This week, the Senate is likely to vote on a slew of proposals that would fundamentally weaken public employee unions in Arizona. The proposals have quickly advanced since their introduction about two weeks ago and there are indications they will be brought to the Senate floor for a debate soon.
The proposals appear to have the full backing of the Senate leadership, and Senate President Steve Pierce told me he believes they will easily win approval in his chamber. Though he said he initially thought the bills would be tweaked and maybe only one would pass, he said it’s clear that everybody is “fired up” about them. “People (who) I had no idea would support them are supporting them, so I think they’re rolling ahead,” Pierce said.
Sen. Rick Murphy, who sponsored the majority of the anti-union proposals, said amendments might be offered on the Senate floor although the changes may not completely satisfy the unions. Murphy. R-Peoria, met with union representatives last Thursday. He said they had a good discussion. “(But) did the meeting give me a reason to drop the bills completely? No,” he said.
The proposal that is most threatening to public unions would eliminate their ability to collectively bargain. Another proposal would prohibit compensation for public employees while they’re doing union work. The third and fourth proposals both deal with paycheck deductions for union dues. The less stringent of the two would prohibit automatic salary deductions for union dues unless an employee expressly authorizes it each year.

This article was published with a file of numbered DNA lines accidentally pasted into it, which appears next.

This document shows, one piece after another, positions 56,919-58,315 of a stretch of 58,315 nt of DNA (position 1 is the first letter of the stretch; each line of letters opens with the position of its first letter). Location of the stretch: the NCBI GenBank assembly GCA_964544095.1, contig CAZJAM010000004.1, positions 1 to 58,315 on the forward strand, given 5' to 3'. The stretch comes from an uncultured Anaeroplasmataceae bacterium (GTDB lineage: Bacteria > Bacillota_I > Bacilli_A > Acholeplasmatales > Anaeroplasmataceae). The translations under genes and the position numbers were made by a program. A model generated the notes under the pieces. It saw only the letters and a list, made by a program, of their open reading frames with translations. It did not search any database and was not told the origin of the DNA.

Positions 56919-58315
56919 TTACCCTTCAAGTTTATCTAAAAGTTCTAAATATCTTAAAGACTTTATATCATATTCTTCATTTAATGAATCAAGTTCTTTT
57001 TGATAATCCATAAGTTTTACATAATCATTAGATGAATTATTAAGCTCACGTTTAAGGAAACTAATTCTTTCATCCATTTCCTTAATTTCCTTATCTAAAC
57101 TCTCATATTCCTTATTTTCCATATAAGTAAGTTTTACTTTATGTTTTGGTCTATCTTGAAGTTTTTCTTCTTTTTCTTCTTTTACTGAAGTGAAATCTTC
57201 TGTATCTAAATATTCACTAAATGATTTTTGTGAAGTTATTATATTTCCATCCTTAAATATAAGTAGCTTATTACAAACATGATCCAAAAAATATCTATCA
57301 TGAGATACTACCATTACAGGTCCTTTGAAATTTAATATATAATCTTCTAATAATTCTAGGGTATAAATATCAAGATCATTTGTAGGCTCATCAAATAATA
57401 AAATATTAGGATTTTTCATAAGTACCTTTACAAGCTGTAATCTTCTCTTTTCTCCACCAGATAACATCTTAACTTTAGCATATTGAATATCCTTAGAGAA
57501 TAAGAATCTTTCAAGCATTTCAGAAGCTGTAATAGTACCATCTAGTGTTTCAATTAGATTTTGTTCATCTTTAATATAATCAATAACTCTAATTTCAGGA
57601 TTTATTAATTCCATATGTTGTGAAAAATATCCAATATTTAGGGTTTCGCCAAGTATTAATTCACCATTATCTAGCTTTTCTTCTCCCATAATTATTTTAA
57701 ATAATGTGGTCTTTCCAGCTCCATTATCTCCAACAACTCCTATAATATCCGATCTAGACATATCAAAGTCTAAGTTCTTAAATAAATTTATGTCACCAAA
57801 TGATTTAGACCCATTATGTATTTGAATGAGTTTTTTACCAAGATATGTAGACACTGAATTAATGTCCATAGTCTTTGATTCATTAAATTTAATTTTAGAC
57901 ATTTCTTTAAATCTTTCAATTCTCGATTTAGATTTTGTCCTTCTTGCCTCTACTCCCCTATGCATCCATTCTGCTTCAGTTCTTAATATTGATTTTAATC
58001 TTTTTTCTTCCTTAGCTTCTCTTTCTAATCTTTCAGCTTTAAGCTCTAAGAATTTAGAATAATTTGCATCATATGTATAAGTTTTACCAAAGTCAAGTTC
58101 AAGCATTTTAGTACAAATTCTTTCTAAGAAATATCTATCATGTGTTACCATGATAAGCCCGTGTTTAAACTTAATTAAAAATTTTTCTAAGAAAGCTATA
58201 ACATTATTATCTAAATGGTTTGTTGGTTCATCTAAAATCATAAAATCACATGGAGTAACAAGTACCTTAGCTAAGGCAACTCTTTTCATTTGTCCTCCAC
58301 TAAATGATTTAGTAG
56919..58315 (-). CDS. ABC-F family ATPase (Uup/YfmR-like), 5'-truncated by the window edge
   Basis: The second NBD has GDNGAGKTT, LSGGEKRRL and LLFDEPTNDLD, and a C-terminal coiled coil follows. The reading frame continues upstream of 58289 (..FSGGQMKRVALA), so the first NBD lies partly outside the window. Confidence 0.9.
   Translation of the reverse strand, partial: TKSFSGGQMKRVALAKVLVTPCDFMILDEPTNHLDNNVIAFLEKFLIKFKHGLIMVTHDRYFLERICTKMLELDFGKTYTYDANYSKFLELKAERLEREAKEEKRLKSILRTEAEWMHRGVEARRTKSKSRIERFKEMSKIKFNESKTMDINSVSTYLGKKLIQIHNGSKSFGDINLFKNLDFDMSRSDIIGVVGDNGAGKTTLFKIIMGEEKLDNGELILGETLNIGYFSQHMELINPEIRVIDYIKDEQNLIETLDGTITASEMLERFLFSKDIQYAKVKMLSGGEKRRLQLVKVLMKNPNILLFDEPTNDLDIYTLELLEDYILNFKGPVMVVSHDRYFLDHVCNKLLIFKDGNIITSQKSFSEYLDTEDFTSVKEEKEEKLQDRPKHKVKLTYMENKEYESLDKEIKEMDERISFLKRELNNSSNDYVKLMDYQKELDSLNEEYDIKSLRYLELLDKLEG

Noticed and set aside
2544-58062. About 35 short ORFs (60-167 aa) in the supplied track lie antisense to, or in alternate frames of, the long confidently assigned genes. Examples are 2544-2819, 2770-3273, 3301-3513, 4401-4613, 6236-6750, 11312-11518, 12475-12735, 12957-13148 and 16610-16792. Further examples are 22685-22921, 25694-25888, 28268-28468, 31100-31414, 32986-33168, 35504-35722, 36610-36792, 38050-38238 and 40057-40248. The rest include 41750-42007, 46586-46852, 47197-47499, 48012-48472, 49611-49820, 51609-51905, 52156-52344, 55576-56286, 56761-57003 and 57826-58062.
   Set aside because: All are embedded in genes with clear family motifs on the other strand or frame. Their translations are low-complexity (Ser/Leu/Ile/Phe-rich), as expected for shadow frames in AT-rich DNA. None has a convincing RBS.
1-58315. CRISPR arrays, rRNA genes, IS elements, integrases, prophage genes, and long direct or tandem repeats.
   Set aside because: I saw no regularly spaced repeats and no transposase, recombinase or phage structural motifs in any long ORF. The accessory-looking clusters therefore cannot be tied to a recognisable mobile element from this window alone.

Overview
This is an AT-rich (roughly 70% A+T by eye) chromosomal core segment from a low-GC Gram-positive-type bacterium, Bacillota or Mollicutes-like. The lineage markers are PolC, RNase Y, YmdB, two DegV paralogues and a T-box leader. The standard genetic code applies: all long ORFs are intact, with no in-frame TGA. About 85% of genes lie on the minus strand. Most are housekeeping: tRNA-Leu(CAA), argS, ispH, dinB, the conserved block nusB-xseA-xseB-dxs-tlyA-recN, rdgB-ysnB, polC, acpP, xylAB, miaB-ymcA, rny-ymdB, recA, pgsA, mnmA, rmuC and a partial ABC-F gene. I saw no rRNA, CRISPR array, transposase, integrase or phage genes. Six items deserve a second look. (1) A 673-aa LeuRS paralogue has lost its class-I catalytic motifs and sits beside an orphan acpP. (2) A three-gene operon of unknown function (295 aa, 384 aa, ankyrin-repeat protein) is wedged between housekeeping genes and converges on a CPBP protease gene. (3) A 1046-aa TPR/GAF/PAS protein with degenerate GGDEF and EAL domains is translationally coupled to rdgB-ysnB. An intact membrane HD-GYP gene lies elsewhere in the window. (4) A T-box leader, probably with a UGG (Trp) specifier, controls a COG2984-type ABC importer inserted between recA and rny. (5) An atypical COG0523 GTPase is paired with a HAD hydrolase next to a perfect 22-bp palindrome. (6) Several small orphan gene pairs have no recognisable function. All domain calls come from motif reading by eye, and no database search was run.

Supporters say the measures would save the state and local governments hundreds of millions of dollars and eliminate unions’ unfair advantage over regular citizens in influencing policy. They also argue that unions have accumulated great powers that allow them to pressure public officials to enact policies that favor them.
But critics say the proposals are politically driven and point to supporters’ complaint that unions favor Democratic candidates in elections. They said the measures would also take away a tool that local governments have successfully used to secure a good relationship with public workers.